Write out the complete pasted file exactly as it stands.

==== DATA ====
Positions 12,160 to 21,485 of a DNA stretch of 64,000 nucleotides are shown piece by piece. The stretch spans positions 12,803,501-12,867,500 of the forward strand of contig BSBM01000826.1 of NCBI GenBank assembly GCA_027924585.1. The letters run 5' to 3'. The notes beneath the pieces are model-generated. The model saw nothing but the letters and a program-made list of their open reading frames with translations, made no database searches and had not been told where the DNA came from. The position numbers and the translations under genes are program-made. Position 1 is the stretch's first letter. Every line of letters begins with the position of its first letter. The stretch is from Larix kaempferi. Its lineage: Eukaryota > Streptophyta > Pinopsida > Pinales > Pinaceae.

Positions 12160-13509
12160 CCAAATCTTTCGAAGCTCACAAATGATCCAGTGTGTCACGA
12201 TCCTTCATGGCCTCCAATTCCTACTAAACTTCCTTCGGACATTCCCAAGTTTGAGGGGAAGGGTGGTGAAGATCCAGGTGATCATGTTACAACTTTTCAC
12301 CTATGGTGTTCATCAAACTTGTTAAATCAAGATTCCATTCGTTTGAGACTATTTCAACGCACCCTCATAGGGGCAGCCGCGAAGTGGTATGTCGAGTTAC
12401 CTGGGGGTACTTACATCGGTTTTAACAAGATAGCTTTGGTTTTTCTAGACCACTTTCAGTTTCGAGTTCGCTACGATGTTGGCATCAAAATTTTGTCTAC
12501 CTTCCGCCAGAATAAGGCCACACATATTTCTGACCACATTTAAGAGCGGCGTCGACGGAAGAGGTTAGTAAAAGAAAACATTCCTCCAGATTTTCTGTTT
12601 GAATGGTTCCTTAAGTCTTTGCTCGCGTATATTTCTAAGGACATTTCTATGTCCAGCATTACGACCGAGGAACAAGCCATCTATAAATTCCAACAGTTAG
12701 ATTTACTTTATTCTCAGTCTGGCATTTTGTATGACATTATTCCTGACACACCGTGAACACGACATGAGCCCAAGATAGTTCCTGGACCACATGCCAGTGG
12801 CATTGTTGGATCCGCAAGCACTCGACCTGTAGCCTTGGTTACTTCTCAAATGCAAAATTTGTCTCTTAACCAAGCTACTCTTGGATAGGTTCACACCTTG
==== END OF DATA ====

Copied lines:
Positions 12,160 to 21,485 of a DNA stretch of 64,000 nucleotides are shown piece by piece. The stretch spans positions 12,803,501-12,867,500 of the forward strand of contig BSBM01000826.1 of NCBI GenBank assembly GCA_027924585.1. The letters run 5' to 3'. The notes beneath the pieces are model-generated. The model saw nothing but the letters and a program-made list of their open reading frames with translations, made no database searches and had not been told where the DNA came from. The position numbers and the translations under genes are program-made. Position 1 is the stretch's first letter. Every line of letters begins with the position of its first letter. The stretch is from Larix kaempferi. Its lineage: Eukaryota > Streptophyta > Pinopsida > Pinales > Pinaceae.

Positions 12160-13509
12160 CCAAATCTTTCGAAGCTCACAAATGATCCAGTGTGTCACGA
12201 TCCTTCATGGCCTCCAATTCCTACTAAACTTCCTTCGGACATTCCCAAGTTTGAGGGGAAGGGTGGTGAAGATCCAGGTGATCATGTTACAACTTTTCAC
12301 CTATGGTGTTCATCAAACTTGTTAAATCAAGATTCCATTCGTTTGAGACTATTTCAACGCACCCTCATAGGGGCAGCCGCGAAGTGGTATGTCGAGTTAC
12401 CTGGGGGTACTTACATCGGTTTTAACAAGATAGCTTTGGTTTTTCTAGACCACTTTCAGTTTCGAGTTCGCTACGATGTTGGCATCAAAATTTTGTCTAC
12501 CTTCCGCCAGAATAAGGCCACACATATTTCTGACCACATTTAAGAGCGGCGTCGACGGAAGAGGTTAGTAAAAGAAAACATTCCTCCAGATTTTCTGTTT
12601 GAATGGTTCCTTAAGTCTTTGCTCGCGTATATTTCTAAGGACATTTCTATGTCCAGCATTACGACCGAGGAACAAGCCATCTATAAATTCCAACAGTTAG
12701 ATTTACTTTATTCTCAGTCTGGCATTTTGTATGACATTATTCCTGACACACCGTGAACACGACATGAGCCCAAGATAGTTCCTGGACCACATGCCAGTGG
12801 CATTGTTGGATCCGCAAGCACTCGACCTGTAGCCTTGGTTACTTCTCAAATGCAAAATTTGTCTCTTAACCAAGCTACTCTTGGATAGGTTCACACCTTG